In Ancient Law and Modern Understanding Alan Watson proposes that ancient law is relevant and important for understanding history, theology, sociology, and literature. "Law, though technical," he writes, "is not remote from scholarship on other matters, and law is a central element in society."
From Homeric Greece to present-day Armenia, Watson examines law's influence. Without a sensitivity to technical legal language, scholars of literature or history miss much: the use of puns in Plautus, Sulla's claim that Julius Caesar was descended from a slave, the relationship between the Synoptic Gospels. Legal history is an essential tool for understanding society, Watson argues, but it must be applied with knowledge of how law moves from one society to the next, legal reliance on authority, juristic concern with apparent trivia, and the impact on legal growth.
|Publisher:||University of Georgia Press|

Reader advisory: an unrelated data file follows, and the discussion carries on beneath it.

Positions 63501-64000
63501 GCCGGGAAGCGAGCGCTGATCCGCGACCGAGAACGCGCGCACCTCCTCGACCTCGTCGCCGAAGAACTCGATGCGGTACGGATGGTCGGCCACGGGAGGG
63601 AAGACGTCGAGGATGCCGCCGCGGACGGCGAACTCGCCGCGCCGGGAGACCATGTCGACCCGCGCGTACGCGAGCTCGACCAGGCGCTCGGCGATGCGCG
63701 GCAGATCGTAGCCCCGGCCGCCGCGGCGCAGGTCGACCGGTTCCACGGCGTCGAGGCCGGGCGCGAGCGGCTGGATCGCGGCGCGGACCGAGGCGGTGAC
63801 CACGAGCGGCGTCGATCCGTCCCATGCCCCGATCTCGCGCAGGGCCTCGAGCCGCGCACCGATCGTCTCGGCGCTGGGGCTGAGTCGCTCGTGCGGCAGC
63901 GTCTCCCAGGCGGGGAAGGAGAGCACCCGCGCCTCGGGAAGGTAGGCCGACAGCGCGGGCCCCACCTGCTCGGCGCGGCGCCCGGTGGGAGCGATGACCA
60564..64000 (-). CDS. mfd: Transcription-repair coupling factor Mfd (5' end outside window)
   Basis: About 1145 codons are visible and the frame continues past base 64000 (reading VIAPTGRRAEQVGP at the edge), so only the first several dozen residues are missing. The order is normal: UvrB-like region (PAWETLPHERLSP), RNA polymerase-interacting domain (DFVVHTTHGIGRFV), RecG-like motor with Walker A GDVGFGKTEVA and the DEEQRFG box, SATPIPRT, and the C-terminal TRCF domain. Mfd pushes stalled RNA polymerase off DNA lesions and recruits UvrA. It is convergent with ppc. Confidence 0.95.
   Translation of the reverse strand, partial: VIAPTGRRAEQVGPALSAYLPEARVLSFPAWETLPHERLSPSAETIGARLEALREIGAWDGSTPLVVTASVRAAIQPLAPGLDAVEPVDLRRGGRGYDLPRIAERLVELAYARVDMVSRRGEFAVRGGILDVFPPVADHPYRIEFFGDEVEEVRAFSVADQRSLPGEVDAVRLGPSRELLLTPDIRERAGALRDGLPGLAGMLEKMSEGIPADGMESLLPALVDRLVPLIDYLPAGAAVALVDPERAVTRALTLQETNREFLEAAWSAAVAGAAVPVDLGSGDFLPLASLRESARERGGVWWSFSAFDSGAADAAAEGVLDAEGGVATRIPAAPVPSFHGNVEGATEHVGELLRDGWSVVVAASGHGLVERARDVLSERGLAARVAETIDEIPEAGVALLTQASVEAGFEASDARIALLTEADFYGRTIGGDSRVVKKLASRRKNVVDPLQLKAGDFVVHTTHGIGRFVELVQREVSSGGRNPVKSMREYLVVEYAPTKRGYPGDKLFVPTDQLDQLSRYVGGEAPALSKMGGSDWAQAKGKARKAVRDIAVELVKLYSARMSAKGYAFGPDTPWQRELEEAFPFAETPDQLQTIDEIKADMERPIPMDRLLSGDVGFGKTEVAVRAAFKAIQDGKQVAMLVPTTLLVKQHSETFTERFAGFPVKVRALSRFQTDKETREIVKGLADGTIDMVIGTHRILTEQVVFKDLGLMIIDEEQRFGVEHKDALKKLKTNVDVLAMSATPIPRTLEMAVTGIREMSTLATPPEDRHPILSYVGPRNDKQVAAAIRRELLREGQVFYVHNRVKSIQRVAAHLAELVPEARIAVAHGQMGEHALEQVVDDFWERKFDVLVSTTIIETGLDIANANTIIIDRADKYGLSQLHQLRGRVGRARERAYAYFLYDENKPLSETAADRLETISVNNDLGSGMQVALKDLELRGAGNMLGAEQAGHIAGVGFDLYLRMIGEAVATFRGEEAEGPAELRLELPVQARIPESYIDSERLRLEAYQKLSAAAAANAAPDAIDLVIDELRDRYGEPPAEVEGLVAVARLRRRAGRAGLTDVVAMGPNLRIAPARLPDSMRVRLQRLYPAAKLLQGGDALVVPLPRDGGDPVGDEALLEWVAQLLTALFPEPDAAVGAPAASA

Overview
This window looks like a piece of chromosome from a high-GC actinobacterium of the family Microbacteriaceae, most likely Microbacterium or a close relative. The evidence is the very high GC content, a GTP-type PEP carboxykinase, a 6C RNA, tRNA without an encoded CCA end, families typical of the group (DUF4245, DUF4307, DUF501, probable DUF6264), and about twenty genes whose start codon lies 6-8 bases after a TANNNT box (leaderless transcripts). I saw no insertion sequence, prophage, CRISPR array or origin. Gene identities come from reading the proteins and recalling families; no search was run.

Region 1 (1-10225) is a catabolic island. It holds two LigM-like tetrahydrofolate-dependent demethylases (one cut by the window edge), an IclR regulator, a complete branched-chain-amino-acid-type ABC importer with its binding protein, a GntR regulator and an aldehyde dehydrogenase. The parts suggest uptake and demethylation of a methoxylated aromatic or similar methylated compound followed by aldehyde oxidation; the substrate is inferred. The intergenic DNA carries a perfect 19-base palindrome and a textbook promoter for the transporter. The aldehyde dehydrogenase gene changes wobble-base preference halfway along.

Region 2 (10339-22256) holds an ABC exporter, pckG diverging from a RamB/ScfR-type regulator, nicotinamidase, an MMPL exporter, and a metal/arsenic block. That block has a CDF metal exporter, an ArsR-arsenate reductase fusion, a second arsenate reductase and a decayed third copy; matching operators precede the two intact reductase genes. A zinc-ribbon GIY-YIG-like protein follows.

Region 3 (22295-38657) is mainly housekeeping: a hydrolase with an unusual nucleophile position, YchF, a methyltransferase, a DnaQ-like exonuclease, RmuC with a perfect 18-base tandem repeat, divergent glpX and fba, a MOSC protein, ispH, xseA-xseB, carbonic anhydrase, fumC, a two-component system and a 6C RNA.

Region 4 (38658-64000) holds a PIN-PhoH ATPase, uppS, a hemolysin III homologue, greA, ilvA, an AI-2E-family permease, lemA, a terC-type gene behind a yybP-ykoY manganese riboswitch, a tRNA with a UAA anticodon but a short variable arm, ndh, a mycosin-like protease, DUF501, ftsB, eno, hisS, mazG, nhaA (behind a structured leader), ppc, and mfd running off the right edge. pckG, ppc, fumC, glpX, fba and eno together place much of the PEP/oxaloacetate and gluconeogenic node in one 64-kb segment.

|Edition description:||New Edition|
|Product dimensions:||5.50(w) x 8.50(h) x 0.39(d)|
About the Author
ALAN WATSON, Distinguished Research Professor and Ernest P. Rogers Chair at the University of Georgia School of Law, is regarded as one of the world's foremost authorities on Roman law, comparative law, legal history, and law and religion. He is the author of numerous books, including The State, Law, and Religion: Pagan Rome (Georgia) and Roman Law and Comparative Law (Georgia). He is also the editor of the four-volume translation of the Digest of Justinian.